There is a large body of research and writing related to peer tutoring strategies.  These usually involve a student at a higher grade or achievement level providing direct instruction to younger or less successful students, either in classroom or individualized settings.  Although the student tutor is a peer, such interventions cast the tutor as the teacher.  However, the focus here is on interventions that emphasize in-group, reciprocal, paired-learner strategies.  One such strategy is Peer-Assisted Learning Strategies (PALS).  The PALS approach involves the use of prepared materials (that are available for purchase) and focuses on basic mathematics and reading skills (Fuchs et al. 2001).  A central concern of reciprocal peer-tutoring strategies is how much can be expected from the peer who is assisting the learner.  PAI’s organizing principle of simulating CAI ensures that the facilitator role does not extend beyond the capability of peers.

 

 

Peer-Assisted Instruction

 

PAI is an organizing principle more than it is a distinct process or product.  Teaches and instructional developers can enhance existing instructional activities by incorporating the type of interactions that would take place in a CAI program designed to teach the particular content.  Consider an instructor in a foreign language class who uses vocabulary flashcards in a group setting.  In PAI the instructor arranges learners in pairs and has them drill each other using multiple sets of flashcards.  One student is in the role of learner and the other in the role of facilitator.  The facilitator is responsible for the instructional management tasks that a CAI program would typically perform, including:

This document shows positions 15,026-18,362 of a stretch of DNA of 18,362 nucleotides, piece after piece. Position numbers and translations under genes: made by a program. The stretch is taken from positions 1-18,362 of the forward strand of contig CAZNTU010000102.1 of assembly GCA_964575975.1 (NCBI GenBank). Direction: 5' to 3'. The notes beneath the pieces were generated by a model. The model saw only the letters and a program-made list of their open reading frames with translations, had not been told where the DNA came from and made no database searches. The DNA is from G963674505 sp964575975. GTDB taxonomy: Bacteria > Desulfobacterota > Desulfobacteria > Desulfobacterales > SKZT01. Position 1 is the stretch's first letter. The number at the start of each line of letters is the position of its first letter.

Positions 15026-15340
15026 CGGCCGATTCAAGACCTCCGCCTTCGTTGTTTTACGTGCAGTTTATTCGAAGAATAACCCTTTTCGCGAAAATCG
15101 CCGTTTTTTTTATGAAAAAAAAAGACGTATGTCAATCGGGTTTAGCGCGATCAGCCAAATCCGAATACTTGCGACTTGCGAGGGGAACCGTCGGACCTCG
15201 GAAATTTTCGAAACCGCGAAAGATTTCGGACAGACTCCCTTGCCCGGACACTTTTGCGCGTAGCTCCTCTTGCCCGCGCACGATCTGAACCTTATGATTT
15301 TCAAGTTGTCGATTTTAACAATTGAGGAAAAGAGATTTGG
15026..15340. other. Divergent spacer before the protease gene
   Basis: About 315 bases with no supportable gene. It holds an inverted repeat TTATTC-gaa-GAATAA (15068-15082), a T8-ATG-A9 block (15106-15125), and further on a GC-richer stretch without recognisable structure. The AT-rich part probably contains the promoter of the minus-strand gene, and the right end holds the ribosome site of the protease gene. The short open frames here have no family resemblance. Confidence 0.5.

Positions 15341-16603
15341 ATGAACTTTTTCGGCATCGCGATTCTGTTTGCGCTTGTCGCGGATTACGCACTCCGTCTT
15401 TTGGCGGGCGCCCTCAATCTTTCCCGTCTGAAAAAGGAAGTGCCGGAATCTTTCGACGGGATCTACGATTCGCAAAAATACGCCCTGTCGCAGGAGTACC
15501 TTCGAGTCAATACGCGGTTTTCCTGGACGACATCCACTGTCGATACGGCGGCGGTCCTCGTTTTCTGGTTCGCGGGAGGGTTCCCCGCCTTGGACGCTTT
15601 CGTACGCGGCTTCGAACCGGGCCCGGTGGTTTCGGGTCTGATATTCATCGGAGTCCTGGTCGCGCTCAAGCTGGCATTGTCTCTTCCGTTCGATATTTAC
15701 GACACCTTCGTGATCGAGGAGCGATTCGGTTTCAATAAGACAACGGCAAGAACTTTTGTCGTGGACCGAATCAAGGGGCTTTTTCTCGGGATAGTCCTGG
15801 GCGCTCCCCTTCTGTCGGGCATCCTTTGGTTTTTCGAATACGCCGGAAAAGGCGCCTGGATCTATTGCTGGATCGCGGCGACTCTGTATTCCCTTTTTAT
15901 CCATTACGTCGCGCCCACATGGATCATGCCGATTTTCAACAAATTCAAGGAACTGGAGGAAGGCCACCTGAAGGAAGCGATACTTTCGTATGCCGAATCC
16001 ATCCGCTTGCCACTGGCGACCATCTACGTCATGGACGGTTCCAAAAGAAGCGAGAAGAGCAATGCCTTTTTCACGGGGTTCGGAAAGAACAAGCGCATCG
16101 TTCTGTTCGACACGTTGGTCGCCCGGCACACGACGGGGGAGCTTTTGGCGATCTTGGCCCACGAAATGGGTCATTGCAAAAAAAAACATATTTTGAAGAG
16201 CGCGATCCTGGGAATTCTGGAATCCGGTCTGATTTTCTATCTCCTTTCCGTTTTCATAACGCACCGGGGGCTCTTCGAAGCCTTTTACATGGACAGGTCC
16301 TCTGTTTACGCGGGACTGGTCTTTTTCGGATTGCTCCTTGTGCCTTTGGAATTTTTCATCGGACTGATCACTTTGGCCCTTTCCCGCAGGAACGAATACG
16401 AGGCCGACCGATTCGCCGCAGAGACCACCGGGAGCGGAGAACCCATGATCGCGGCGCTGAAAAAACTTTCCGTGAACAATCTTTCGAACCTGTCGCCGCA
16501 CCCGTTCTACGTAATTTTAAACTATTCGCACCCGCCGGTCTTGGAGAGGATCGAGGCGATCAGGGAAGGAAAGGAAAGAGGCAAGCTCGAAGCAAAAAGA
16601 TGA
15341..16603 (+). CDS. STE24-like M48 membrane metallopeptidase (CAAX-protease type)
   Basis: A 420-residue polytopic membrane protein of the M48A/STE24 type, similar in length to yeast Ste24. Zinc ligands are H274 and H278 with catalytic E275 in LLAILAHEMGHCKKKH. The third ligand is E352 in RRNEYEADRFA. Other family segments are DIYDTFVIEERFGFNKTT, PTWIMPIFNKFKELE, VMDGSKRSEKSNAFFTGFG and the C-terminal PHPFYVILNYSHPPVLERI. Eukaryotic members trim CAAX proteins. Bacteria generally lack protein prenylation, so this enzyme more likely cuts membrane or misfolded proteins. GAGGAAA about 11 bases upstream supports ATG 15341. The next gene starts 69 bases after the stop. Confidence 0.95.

1.        Select an appropriate level of initial difficulty based on the learner’s choice or on a record of the learner’s previous achievement.

2.        Define the item pool and randomize items (i.e., shuffle the cards).

3.        Present items, take learner input, provide immediate and corrective feedback, and keep score.

4.        Retire items or place them in the item queue according to the rules of the particular queuing routine being used. 

5.        Provide summary feedback at the end of the drill and – based on the learner’s performance – direct the learner to repeat the drill, branch to a more difficult level of the drill, reference remedial instruction, or end the session.